Wolves in the Throne Room's Two Hunters

Black-metal tree-huggers craft odes to the beauty and menace of nature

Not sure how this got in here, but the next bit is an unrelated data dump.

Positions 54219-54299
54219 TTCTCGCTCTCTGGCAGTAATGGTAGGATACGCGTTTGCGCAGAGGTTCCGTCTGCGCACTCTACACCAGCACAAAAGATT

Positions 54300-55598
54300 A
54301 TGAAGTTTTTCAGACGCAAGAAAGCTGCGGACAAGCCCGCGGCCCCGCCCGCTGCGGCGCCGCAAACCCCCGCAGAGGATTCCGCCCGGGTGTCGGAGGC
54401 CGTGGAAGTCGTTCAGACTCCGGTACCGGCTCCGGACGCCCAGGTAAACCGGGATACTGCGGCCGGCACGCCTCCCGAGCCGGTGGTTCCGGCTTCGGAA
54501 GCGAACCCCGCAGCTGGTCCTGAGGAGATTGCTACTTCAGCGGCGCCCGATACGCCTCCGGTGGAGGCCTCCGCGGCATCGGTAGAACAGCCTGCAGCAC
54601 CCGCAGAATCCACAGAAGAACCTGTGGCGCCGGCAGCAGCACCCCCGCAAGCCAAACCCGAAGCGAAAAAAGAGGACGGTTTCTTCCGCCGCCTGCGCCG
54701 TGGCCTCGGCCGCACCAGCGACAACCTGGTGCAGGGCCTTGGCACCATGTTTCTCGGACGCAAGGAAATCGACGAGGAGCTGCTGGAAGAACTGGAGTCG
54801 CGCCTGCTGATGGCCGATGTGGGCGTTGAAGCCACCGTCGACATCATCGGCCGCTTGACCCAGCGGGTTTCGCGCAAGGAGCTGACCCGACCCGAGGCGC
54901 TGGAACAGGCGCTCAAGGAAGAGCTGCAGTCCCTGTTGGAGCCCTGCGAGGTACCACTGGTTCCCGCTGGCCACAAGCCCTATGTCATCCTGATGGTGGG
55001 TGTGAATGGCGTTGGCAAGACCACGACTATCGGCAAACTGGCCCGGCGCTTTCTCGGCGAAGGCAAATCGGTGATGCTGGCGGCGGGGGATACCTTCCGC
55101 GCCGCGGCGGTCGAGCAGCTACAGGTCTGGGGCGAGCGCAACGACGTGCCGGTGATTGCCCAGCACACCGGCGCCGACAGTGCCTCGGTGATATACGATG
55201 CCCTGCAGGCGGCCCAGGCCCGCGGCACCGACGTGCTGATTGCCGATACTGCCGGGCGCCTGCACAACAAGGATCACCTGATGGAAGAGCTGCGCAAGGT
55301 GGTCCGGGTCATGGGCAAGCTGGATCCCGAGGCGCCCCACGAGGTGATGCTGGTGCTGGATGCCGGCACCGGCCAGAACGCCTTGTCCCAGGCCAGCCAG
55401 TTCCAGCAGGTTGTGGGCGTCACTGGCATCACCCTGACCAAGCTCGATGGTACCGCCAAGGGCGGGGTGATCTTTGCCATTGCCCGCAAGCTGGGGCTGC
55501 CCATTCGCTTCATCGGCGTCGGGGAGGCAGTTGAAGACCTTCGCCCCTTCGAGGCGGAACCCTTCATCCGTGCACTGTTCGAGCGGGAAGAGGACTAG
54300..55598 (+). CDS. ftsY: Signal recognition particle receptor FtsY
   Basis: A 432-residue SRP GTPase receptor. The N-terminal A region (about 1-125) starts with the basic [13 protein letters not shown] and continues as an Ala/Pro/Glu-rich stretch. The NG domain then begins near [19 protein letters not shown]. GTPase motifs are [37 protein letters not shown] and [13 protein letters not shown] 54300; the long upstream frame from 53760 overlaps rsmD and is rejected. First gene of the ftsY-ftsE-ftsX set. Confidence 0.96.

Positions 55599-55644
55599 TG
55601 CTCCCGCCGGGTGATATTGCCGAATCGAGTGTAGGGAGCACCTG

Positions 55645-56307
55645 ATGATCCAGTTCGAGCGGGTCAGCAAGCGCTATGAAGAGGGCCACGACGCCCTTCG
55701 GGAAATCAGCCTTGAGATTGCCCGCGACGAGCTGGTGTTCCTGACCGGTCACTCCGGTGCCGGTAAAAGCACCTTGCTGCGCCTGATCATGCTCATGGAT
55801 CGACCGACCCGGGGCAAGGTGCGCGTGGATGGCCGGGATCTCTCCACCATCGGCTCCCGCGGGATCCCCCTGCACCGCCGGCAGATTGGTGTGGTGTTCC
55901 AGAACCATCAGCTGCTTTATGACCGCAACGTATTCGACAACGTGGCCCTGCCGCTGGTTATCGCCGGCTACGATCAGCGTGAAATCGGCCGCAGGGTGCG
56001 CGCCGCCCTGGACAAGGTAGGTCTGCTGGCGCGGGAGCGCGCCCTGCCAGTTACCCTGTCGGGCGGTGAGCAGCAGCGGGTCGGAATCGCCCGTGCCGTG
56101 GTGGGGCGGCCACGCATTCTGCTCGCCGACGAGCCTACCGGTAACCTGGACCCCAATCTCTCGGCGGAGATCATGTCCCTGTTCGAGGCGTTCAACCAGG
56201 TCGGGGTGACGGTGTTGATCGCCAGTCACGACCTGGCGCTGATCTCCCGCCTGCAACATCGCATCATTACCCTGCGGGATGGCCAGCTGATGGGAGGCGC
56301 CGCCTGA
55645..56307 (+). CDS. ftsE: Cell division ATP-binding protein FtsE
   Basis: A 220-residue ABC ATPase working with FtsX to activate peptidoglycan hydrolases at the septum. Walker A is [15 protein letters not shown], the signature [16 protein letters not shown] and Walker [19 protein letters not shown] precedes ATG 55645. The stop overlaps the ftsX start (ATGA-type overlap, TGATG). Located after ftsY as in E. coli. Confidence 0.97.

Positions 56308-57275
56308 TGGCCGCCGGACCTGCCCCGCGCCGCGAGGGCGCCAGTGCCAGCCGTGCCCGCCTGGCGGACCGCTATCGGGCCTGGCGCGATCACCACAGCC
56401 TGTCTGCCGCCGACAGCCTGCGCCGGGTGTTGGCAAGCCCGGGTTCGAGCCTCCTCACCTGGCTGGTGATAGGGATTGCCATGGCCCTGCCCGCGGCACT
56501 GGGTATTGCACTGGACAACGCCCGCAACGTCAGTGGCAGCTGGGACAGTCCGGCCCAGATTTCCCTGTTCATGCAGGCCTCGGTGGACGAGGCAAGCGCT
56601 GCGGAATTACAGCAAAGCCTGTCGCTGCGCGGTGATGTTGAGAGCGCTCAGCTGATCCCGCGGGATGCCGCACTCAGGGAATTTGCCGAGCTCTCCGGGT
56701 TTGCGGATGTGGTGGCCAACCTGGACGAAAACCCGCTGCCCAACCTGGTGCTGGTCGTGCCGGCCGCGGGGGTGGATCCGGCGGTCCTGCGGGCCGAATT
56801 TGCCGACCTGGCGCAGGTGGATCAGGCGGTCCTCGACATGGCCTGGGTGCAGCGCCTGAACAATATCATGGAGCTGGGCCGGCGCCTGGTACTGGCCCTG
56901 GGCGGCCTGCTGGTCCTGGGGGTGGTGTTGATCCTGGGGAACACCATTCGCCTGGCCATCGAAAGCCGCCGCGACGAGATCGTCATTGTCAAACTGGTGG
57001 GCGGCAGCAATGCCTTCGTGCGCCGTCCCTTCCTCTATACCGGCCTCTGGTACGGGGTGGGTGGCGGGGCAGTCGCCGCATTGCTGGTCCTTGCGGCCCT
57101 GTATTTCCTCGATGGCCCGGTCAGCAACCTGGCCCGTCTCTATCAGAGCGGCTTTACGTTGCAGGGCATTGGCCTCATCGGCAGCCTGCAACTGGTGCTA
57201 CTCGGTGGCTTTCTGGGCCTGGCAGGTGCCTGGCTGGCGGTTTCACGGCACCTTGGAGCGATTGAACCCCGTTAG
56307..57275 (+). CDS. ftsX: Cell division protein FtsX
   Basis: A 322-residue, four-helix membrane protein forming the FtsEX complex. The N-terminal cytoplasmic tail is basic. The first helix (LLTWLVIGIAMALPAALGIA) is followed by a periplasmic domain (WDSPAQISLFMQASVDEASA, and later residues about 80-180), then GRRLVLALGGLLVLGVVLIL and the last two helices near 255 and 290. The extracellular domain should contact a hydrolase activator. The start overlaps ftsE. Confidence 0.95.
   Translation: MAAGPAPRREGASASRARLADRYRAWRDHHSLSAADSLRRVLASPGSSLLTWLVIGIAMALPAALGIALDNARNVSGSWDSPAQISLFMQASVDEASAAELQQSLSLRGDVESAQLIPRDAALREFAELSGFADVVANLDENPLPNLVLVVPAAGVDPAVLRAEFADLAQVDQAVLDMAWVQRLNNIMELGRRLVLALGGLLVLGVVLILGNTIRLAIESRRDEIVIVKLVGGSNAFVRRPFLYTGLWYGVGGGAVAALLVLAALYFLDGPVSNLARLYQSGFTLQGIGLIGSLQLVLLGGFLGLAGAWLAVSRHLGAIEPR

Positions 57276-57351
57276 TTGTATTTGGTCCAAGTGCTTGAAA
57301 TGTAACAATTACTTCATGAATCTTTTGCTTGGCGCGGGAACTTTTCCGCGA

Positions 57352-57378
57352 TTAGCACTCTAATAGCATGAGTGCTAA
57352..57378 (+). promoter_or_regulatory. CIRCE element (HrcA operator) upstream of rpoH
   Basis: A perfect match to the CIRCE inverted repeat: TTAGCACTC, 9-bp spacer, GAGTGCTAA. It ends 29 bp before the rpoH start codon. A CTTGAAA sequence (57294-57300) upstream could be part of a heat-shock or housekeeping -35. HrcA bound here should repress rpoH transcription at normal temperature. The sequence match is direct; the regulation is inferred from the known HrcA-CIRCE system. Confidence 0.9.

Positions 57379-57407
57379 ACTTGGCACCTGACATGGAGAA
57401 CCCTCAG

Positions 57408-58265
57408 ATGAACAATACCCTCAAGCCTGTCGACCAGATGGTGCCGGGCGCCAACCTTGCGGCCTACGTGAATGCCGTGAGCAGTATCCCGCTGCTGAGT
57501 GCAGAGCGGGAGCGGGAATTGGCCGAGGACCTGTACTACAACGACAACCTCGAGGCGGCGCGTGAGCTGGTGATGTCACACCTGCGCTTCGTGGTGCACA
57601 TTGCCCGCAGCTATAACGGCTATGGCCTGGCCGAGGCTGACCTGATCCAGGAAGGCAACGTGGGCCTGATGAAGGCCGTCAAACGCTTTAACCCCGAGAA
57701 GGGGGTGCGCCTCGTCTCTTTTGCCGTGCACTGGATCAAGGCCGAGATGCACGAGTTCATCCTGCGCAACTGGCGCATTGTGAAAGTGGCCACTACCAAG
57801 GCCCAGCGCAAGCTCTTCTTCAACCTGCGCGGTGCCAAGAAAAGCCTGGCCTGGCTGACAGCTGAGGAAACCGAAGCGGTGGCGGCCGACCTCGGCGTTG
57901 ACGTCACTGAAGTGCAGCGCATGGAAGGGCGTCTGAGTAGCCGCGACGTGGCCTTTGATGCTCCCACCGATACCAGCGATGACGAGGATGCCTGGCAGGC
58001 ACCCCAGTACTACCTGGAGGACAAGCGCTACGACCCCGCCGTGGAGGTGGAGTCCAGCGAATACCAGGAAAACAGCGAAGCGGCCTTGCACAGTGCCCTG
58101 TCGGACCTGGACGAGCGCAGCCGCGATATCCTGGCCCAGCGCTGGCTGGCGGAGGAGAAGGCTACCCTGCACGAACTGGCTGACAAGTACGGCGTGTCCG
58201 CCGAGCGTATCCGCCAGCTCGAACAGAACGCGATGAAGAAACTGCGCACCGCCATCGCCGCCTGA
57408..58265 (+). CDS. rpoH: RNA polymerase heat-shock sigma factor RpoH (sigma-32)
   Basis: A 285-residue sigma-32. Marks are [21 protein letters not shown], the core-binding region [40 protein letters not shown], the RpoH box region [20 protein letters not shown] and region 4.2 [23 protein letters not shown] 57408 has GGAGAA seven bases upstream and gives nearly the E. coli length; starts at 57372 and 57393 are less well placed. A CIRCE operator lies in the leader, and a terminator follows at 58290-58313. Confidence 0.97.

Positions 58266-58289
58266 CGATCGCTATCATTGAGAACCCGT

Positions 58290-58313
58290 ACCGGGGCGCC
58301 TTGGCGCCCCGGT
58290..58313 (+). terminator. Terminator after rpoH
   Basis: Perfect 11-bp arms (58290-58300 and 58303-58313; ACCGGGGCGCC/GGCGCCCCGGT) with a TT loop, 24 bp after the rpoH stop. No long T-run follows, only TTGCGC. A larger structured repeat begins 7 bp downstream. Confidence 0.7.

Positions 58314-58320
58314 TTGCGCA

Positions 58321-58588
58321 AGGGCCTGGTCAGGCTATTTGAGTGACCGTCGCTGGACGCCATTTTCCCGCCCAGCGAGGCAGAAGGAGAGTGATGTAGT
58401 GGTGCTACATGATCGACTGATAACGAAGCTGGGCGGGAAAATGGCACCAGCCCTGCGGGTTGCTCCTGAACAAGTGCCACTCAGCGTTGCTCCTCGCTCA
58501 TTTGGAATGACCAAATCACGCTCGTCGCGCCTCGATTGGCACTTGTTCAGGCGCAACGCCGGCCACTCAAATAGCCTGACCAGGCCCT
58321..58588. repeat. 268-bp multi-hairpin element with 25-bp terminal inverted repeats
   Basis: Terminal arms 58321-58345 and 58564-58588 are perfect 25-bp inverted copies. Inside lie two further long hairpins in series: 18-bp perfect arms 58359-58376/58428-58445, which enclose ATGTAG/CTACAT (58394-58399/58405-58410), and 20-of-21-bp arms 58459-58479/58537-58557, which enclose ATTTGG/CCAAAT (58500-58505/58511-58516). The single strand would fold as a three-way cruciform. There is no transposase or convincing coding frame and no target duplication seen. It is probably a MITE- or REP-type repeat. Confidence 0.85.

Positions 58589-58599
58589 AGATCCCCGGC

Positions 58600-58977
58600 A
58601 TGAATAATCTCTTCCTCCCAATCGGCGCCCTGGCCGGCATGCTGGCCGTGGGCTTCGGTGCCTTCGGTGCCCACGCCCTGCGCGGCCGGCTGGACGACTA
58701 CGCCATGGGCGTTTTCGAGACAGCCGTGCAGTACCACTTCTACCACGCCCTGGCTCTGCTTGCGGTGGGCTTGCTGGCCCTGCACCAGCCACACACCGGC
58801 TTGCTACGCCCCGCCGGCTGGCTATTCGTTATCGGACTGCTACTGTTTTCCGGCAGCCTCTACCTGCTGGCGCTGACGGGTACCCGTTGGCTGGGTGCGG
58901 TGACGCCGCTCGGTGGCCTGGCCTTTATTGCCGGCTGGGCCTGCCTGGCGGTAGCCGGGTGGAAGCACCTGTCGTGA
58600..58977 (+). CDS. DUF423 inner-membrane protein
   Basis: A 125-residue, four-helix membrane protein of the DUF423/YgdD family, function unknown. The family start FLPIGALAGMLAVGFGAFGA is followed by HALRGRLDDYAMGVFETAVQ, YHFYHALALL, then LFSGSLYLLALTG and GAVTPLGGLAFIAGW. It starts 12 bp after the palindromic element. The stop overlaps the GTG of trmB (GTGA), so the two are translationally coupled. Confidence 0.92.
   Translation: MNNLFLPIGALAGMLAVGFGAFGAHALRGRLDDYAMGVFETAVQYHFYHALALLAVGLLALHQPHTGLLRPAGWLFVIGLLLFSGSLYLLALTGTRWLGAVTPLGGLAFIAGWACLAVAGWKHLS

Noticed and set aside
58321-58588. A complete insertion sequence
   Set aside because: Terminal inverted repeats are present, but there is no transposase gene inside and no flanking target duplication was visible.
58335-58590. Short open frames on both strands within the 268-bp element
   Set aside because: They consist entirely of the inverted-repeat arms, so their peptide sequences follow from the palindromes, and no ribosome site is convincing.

The second full-length from Olympia, Washington's black-metal crew Wolves in the Throne Room mixes (relatively) melodic guitars, field recordings, and drums that crash like violent raindrops. Recorded in analog and wisely leaning on Jessica Kinney's vocals instead of synthesizers, this is an original and raw-sounding album that somehow still remains devoted to its chosen genre. It's surprising, of course, for an American band to thrive in what was once considered an exclusively European thing, but when you consider the similarity between the cold, dark winters of Scandinavia and the Pacific Northwest's eight-month rainy season, this success doesn't seem quite so far-fetched. Furthermore, like their predecessors, the Wolves take the style's ideals to heart: They allegedly live in the woods, grow their own food, and endorse such radical environmental entities as the ELF (Earth Liberation Front). Black metal has, at its best, sought to capture the wildness and disregard for sentimentality that typifies the planet on which we live and die, but as of late it's been bogged down in a sea of corpse-painted whiners with drum machines. Draped in fierce beauty, Two Hunters recaptures the untamed spirit that black metal is still capable of delivering, a 46-minute ode to nature as the ultimate usurper of man's throne.

 
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